The days of using the term "Neanderthal" as an insult may be on the way out as research published today shows the early humans had a deep-seated sense of compassion.
A team from the University of York examined archaeological evidence for the way emotions began to emerge in our ancestors and then developed to modern people.
One of the key findings of the research shows how, in Europe between around 500,000 and 40,000 years ago, early humans such as Homo heidelbergensis and Neanderthals developed commitments to the welfare of others illustrated by a long adolescence and a dependence on hunting together.
The injured or infirm were routinely cared for in this period, according to the findings.
Remains examined by the university's Department of Archaeology researchers revealed how a child with a congenital brain abnormality was not abandoned but lived until five or six years old and shows how a Neanderthal with a withered arm, deformed feet and blindness in one eye was cared for, perhaps for as long as 20 years.
The four-stage model developed by Penny Spikins, Andy Needham and Holly Rutherford charts the beginnings of human empathy from six million years ago when the common ancestor of humans and chimpanzees began to "help" others, perhaps with a gesture of comfort or moving a branch to allow them to pass.
Compassion in Homo erectus 1.8 million years ago began to be regulated as an emotion integrated with rational thought, the researchers said.
Care of sick individuals showed compassion towards others while special treatment of the dead suggested grief at the loss of a loved one and a desire to soothe individuals.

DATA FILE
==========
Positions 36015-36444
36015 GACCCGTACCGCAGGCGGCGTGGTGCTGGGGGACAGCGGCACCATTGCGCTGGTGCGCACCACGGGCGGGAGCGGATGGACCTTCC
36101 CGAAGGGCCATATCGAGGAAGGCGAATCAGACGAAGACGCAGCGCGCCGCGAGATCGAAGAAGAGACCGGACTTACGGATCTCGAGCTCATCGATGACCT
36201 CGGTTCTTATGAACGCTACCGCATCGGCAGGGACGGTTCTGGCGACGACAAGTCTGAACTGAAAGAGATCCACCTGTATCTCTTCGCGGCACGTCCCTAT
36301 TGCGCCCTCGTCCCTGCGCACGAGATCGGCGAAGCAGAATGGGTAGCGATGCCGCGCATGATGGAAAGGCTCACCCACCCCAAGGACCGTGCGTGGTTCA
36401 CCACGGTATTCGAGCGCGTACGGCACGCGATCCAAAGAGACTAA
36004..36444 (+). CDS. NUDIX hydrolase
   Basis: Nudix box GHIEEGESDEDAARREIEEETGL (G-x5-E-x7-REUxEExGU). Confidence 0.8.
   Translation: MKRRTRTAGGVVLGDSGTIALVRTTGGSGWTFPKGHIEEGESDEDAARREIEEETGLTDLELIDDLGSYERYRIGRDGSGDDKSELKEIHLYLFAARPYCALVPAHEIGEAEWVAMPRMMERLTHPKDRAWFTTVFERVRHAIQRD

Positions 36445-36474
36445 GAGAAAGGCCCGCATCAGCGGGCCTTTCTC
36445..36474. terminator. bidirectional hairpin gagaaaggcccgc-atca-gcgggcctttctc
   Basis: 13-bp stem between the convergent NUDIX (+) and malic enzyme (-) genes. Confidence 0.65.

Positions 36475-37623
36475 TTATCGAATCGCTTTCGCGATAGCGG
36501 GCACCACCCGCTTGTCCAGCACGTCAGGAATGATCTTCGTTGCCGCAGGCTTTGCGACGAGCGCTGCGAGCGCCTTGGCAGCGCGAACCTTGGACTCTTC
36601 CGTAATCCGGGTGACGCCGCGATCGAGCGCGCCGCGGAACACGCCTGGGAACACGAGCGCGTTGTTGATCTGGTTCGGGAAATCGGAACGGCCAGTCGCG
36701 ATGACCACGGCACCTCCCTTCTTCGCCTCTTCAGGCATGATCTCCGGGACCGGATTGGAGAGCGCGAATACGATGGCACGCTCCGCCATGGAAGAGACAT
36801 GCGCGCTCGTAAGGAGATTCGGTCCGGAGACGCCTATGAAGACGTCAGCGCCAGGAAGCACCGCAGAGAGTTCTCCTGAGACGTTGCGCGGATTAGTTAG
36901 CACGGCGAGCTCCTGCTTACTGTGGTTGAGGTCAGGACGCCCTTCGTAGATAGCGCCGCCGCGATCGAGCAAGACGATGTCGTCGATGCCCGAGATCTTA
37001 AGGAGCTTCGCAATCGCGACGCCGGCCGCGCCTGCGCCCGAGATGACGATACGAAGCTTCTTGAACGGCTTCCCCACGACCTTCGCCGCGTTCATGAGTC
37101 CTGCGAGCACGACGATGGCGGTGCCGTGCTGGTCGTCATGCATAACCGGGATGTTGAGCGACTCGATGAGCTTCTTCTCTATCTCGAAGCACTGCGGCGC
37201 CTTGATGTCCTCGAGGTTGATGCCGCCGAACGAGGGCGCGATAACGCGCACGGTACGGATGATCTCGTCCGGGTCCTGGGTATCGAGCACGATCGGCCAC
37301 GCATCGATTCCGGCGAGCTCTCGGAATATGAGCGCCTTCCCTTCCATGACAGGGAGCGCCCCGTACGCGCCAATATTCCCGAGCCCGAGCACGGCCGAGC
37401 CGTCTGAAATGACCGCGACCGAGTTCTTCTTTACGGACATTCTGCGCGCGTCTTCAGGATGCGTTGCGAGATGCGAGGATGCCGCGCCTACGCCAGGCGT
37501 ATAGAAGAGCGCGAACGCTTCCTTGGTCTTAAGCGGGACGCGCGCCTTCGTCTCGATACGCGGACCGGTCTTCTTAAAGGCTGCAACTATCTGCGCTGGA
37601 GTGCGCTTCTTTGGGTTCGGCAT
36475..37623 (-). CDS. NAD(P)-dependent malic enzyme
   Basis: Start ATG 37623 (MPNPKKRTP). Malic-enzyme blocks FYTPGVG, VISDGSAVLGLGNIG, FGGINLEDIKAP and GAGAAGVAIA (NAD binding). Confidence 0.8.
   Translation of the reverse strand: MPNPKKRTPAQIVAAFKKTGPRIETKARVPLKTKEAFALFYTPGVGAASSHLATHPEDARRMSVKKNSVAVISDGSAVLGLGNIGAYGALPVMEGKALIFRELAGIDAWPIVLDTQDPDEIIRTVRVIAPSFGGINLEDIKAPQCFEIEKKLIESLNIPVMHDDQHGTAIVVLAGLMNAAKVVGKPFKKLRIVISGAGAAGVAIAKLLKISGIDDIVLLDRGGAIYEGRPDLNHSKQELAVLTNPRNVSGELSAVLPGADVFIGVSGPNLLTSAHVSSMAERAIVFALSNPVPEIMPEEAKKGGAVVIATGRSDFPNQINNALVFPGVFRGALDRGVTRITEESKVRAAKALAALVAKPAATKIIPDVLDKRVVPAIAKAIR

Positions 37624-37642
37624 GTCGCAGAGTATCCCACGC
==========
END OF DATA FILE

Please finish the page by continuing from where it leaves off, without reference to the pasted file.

In modern humans starting 120,000 years ago, compassion was extended to strangers, animals, objects and abstract concepts.
Dr Spikins, who led the study, said new research developments such as neuro-imaging have enabled archaeologists to attempt a scientific explanation of what were once intangible feelings of ancient humans.
She said: "Compassion is perhaps the most fundamental human emotion.
"It binds us together and can inspire us but it is also fragile and elusive. This apparent fragility makes addressing the evidence for the development of compassion in our most ancient ancestors a unique challenge, yet the archaeological record has an important story to tell about the prehistory of compassion.
"We have traditionally paid a lot of attention to how early humans thought about each other, but it may well be time to pay rather more attention to whether or not they 'cared'."
The research is published in the journal Time and Mind and Dr Spikins will give a free public lecture at the University of York on Tuesday October 19.